Welcome Spring!

The Equinox Tradition:

Spring is the dawn of the new zodiacal year in the Northern Hemisphere. Don’t you just love the word “equinox?” I have to decide each time whether to say it with a short or long “e”. The equinoxes are the two times during the year when the dark of night and the light of day are in balance or equal. Another name for the Vernal Equinox is Ostara, from the name of a German Goddess of fertility, Oestarae.

She is the deific equivalent of the Greco-Roman goddess, Aurora, the personification of the sunrise. Consider that the Sun rises in the East and her name is where East and Easter both come from. The Christian Easter date was decided by the Council of Nicaea to fall the first Sunday after the first full Moon occurring on or after the March Equinox. This effectively removed its observance from conflicts with either Ostara or Passover.  Read the rest of this entry »

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Happy Halloween!

The traditional European festivals of Hallowe’en, Samhain, the Feast of the Dead and All Soul’s Eve’ are celebrated on or around October 31st in the Northern Hemisphere. In the Southern Hemisphere, this is the seasonal equivalent of our May Day. Samhain, the hallowed eve’ (or Halloween) marks the true end of Summer and the beginning of Winter’s quarter of the year, the portion of the year dedicated to the night forces. Persephone assumes her role as Queen in the underworld and according to tradition, this is when the dead walk among us and return to their homes.

Celebrations honoring the dead, both departed loved ones and scary ghosts, are found as far back as ancient Egypt and within as varied cultural groups as the Iroquois and Huron in the New World, and the Celts, Romans,  Britons in the Old.  I haven’t found any evidence that Central American countries celebrated this holiday until after the Spanish Conquest but they’ve made up for lost time with their three day El Dias de los Muertas. All of these festivals take place between the Autumn Equinox and the Winter Solstice, although the Huron festival was only celebrated every fifteenth year or when the tribe made a major geographical move, leaving behind the bones of the departed.

This year’s Day of the Dead festival will end with a total Solar Eclipse on November 3. It will be visible from the South Eastern part of the US. Check it out on Time and Date.com

Commemorate this time by listening to Mozart’s Requiem and lighting a candle to honor your ancestors, your teachers, those explorers who have gone before and who walk among us this night.  Watch some movies dealing with the supernatural: The Wizard of Oz, The Gift, Sixth Sense, Stir of Echoes, or Dead Again are some of my favorites.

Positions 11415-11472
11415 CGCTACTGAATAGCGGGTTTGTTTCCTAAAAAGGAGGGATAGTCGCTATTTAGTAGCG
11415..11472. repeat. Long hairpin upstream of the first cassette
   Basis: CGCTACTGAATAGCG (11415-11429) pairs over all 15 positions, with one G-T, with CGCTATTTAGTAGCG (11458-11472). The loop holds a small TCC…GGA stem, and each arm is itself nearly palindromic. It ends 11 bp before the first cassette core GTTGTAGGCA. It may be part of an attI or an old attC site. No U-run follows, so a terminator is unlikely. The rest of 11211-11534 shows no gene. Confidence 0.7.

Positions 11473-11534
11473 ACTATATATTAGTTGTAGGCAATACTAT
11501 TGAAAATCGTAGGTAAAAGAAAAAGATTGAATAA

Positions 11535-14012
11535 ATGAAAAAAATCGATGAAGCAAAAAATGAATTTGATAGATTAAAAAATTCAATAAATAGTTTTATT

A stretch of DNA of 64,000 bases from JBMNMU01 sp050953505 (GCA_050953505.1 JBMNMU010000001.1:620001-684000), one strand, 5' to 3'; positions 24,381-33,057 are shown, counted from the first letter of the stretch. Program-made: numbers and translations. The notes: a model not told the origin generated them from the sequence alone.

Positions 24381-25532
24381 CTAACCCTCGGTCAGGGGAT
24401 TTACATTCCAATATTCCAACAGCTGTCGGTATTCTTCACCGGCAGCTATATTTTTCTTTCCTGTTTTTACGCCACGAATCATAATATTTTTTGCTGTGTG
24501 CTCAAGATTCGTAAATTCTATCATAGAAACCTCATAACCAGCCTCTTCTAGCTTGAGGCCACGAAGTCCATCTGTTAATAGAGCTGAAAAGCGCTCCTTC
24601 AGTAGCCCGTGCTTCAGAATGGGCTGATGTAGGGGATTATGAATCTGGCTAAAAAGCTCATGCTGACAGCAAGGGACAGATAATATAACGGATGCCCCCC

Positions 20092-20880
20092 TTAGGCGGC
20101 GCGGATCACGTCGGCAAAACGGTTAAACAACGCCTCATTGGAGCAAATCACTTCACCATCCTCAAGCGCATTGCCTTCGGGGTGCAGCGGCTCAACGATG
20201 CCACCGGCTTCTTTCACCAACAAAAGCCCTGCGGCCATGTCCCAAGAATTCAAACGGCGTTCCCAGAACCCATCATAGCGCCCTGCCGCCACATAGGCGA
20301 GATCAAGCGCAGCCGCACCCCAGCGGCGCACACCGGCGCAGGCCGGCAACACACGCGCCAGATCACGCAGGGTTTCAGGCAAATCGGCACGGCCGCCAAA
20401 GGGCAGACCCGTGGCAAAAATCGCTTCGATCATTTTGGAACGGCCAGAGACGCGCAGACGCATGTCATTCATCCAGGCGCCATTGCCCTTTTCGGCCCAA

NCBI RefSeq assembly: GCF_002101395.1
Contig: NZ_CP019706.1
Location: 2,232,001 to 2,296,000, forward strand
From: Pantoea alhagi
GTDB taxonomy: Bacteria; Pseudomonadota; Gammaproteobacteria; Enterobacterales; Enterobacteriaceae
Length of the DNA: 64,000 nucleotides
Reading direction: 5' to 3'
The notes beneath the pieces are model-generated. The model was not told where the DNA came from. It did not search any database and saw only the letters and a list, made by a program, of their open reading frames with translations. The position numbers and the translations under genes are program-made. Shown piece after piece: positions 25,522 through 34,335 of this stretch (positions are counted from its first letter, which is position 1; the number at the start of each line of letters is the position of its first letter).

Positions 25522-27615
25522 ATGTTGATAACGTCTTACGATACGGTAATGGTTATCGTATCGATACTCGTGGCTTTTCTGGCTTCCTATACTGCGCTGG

Click here to read some great articles about Halloween, curses and zombies from Archeology Magazine.

Click here for local events from the Seattle PI.

So Mozart’s Requiem Mass is one of my favorite pieces of music in the whole world. Below is the complete Karl Bohm version from YouTube and it is beautiful, very lyrical and grand. We have several versions and the one of Peter Shreier conducting the Leipzig Radio Chorus from 1983 is actually the one I would recommend over this one so if you are looking to add it to your collection, get that one. I have listened to it hundreds of times and it still both gives me goosebumps and brings me to tears. I just looked it up on Amazon for you and … Interesting, I’m glad I’m not completely off base, it is considered good by much better informed listeners than I. Click here to read about the Schreier Requiem.


Welcome Autumn!

Have you noticed the change in the light? The sun is already much lower in the sky at noon. Even though it still feels like Summer, the Equinox is upon us so get ready for what is known in Seattle as the season of Rain, also known as the season of Dark. Years ago my friend Jules commented that she missed the “real” seasons of Montana. I countered that we have seasons here, but she replied, ‘Inga, mold is not a season.’ That still makes me chuckle whenever I think of it.

September 22nd is the Autumnal Equinox: The day the Sun enters Libra and the beginning of Autumn. In the same way that the Solstice marks the days of longest and shortest “light,” the Equinoxes mark the day of equal light. Nox is the Roman goddess of night so equinox literally means “equal night.” The glyph for Libra represents the setting sun expressing the balance between night and day. According to tradition, the Sun is “exalted” in Aries while halfway through its circuit along the ecliptic, it is in “fall” in Libra, Aries’ opposite sign.